Blastomycosis in Indiana: Clinical and Epidemiological Patterns of Disease Gleaned from a Multicenter Retrospective Observational Study
Background: Though more commonly understood as endemic for histoplasmosis, Indiana is also highly prevalent for the fungus Blastomyces dermatitidis and is experiencing a rise in the incidence of blastomycosis. Major highway construction in the area was recently proposed as a contributing factor. Here, we aim to report on clinical and epidemiological patterns of blastomycosis in Indiana.
Methods: We conducted a retrospective chart review of microbiologically confirmed cases of blastomycosis from five hospitals serving central Indiana from 1985 to 2014. Available data were collected and analyzed. Data on population estimates, annual precipitation and construction projects in Indiana from 1990 to 2013 were obtained and evaluated for correlations with incidence rates of blastomycosis.
Results: A total of 114 patients were identified. The mean age was 44.4; 64.9% were males, 26.3% had diabetes mellitus and 15.8% were immunosuppressed. Most presented with pneumonia (90.4%); 44.7% had disseminated disease and 14.9% developed Acute Respiratory Distress Syndrome (ARDS). Extrapulmonary involvement most commonly involved the skin (46.0%) followed by bone (13.9%). Sensitivity of cultures, cytopathology and antigen detection were 86.0%, 46.0%, and 72.3% respectively. Amphotericin B was administered in 41.2% and 74.6% received an azole. In-hospital mortality was 9.6%. There was a substantial increase in incidence across time and a bimodal distribution from 2003 to 2013 (nadir in 2010) suggesting periodic disturbance. There was no correlation with amount of precipitation but the rise in incidence coincided with a 2005 state initiative to expand Indiana's highway infrastructure. There was a clustering of cases in Marion County but population increases did not fully account for the rise in incidence in the county.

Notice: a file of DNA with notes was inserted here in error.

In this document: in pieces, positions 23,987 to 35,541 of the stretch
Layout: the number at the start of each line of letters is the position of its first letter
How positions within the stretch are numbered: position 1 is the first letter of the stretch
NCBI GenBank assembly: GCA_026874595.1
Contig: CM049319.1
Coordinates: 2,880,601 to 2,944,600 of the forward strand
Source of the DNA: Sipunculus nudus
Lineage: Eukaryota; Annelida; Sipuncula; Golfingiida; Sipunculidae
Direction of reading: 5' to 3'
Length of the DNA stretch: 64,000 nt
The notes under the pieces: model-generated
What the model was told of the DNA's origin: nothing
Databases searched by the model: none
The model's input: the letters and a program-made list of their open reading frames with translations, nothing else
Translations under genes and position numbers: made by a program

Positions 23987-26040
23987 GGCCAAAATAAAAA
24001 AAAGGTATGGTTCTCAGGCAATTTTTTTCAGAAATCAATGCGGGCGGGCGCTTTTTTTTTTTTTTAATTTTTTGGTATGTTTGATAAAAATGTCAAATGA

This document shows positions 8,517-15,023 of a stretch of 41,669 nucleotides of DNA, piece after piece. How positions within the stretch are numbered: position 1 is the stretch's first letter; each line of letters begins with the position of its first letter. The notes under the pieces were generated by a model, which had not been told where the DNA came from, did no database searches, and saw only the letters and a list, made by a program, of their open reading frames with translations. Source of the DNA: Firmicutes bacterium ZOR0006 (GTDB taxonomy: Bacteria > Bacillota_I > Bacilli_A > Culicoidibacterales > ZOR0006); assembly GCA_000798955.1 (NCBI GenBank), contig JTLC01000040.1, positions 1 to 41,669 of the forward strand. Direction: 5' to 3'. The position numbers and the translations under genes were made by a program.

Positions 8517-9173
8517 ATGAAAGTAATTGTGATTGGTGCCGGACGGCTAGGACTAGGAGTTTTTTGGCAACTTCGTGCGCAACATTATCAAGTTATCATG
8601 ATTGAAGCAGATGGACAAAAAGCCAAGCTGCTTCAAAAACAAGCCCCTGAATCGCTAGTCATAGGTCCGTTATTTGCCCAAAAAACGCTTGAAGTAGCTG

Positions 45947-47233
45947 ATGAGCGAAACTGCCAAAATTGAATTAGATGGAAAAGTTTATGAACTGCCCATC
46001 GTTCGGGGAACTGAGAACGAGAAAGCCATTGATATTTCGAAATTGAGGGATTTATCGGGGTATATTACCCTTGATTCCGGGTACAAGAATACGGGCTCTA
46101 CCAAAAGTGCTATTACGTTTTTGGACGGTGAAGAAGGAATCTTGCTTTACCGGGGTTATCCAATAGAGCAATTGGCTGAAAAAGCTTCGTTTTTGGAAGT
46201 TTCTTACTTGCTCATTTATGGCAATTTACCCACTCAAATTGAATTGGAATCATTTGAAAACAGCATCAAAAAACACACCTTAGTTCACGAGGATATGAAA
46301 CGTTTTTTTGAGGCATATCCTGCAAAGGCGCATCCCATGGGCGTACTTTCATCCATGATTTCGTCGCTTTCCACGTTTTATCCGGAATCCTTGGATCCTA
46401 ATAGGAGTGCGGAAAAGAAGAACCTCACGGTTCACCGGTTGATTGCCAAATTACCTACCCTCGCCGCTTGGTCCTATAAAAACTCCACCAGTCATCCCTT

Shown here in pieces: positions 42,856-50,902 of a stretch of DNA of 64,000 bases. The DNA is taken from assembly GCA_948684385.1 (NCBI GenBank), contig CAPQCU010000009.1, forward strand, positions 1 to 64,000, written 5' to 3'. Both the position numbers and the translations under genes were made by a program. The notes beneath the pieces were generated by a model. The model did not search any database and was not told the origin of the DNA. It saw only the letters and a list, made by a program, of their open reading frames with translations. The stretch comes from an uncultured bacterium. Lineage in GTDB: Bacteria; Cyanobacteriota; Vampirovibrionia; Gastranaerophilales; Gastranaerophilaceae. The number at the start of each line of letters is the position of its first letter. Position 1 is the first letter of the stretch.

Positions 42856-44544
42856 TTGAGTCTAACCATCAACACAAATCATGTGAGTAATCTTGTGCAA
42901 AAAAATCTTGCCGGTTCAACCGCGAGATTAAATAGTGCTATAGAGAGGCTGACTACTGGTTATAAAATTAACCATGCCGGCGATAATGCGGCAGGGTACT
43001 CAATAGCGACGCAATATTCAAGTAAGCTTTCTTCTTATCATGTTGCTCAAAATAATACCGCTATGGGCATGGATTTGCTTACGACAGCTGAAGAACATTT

Conclusion: Blastomycosis is highly prevalent in Indiana, mostly affects immunocompetent individuals and may lead to disseminated disease and ARDS. For reasons that are as of yet unclear, the incidence is rising. Making this disease reportable in Indiana will lead to increased awareness among local clinicians and a better understanding of the epidemiology of this endemic mycosis.
M. M. Azar,
R. Relich, None
B. Schmitt, None
S. Norris, None
L. Wheat, MiraVista Diagnostics: Employee, Salary
C. Hage, None